On the surface, the digital workspace sounds ideal:
More than a collection of apps or a remote desktop, the digital workspace delivers a contextualized, personalized experience that allows employees to work securely on whatever, from wherever, providing easy access to the full complement of tools, systems, and content required to get their job done.
But what’s under the hood? How can organizations make that workspace a reality while ensuring the smooth integration of existing legacy solutions?
Technologies for the digital workspace
IT leaders have placed tried-and-true technologies—email, file-sharing apps, and laptop computers—at the top of their list for enabling the digital workspace, according to an exclusive survey by IDG and Citrix.
Yet if you look closely at the rankings, all the technologies fill the bill. Even those falling at the bottom—enterprise social networking (69%) and virtual desktops (67%)—are still considered important to shaping the digital workspace.
That’s how it should be. With a complete toolbox of solutions, organizations must focus on user needs and then deliver a customized, personalized experience.
“It’s not so much about what people use; it’s how they use it and when they use it,” says Christian Reilly, VP and CTO at Citrix. “It means taking a digital workspace that has applications that come from different clouds and different providers and being able to make that adaptive.”
He offers the example of a doctor moving through a healthcare facility—from his office to the operating room and then to a patient’s room—and being able to access only the apps and data necessary in each place.
“There may be a reason—patient confidentiality, for example—that that doctor is not allowed to see application A or B but is allowed to see application C or D,” Reilly says. “The workspace is constantly understanding what it is that users do at various points and the policies or controls that need to be applied.”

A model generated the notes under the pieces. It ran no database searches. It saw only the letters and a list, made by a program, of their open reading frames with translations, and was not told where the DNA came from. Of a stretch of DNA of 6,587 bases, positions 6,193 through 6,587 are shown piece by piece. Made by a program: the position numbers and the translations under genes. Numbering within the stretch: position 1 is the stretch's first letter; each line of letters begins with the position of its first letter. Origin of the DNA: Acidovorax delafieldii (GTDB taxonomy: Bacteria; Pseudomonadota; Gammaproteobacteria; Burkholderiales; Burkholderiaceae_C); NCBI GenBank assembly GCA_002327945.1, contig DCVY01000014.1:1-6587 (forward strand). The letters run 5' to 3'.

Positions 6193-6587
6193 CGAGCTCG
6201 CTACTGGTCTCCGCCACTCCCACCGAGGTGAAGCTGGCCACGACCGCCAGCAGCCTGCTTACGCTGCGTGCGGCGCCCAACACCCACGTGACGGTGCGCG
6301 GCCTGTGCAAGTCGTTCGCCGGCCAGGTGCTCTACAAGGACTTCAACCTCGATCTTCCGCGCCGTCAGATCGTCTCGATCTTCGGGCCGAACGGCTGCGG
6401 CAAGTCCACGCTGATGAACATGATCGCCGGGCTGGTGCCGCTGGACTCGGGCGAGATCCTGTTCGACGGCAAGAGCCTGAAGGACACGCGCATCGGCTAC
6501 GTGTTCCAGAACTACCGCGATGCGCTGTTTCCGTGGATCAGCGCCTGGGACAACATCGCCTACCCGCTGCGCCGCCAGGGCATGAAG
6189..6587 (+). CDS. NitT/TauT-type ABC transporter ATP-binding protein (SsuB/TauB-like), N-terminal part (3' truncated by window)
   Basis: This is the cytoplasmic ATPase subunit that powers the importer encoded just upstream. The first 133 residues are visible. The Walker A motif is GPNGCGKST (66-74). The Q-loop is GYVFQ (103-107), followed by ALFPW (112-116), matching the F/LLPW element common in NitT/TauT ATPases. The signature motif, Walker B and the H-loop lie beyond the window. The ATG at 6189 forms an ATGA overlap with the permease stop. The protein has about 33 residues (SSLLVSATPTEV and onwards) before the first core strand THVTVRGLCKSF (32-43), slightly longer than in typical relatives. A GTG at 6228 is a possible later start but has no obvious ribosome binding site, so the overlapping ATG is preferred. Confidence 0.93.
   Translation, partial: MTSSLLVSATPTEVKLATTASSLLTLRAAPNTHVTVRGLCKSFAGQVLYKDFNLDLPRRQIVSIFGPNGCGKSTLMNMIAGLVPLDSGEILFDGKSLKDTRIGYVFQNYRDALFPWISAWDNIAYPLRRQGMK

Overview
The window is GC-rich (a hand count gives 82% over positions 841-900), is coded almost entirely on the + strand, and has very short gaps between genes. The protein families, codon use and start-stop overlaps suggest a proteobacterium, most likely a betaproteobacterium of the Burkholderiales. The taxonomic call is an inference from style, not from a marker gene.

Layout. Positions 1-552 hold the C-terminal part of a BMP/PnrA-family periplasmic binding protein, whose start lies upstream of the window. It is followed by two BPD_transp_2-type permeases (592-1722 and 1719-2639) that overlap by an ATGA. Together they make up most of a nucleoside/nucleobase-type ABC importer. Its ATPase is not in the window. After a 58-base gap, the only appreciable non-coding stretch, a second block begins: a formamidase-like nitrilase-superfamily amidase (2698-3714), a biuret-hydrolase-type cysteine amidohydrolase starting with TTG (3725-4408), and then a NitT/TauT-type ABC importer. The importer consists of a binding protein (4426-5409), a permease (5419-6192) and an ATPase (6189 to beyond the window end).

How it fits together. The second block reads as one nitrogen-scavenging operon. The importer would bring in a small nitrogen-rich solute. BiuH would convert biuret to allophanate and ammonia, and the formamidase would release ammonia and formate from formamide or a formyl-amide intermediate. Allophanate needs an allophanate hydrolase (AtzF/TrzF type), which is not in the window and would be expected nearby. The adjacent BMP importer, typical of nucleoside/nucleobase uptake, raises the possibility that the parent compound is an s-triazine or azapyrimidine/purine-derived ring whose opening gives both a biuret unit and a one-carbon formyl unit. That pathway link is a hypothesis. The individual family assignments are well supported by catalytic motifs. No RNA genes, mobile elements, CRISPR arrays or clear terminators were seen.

Bringing legacy into the digital workspace
A component of what’s inside the digital workspace is the ability to ensure that legacy and native apps work across the interface. Here, Reilly says, centralization is the key.
“The workspace aggregates all different types of applications—traditional applications, newer ones, software as a service [SaaS] delivered by third parties, and mobile applications,” he says. “The beauty of the digital workspace is that it helps obfuscate some of the complexities from the user perspective but also from the IT perspective.”
So, how does that centralization happen in practice?
“There are a couple of different ways to approach it,” says Stan Black, chief security and information officer at Citrix. He cites various methods, including using APIs and virtualization.
“In fact, that’s what much of Citrix’s business is based on: taking applications that were older, weren’t necessarily secure, didn’t have a browser interface, or didn’t have an app on a mobile device,” Black says. “And that’s what’s exciting. We can federate to cloud services such as sales and HR tools, and we can make sure that corporate policies are being enforced when you connect to those, but we can also provide that same level of control to older applications that still reside within a data center.”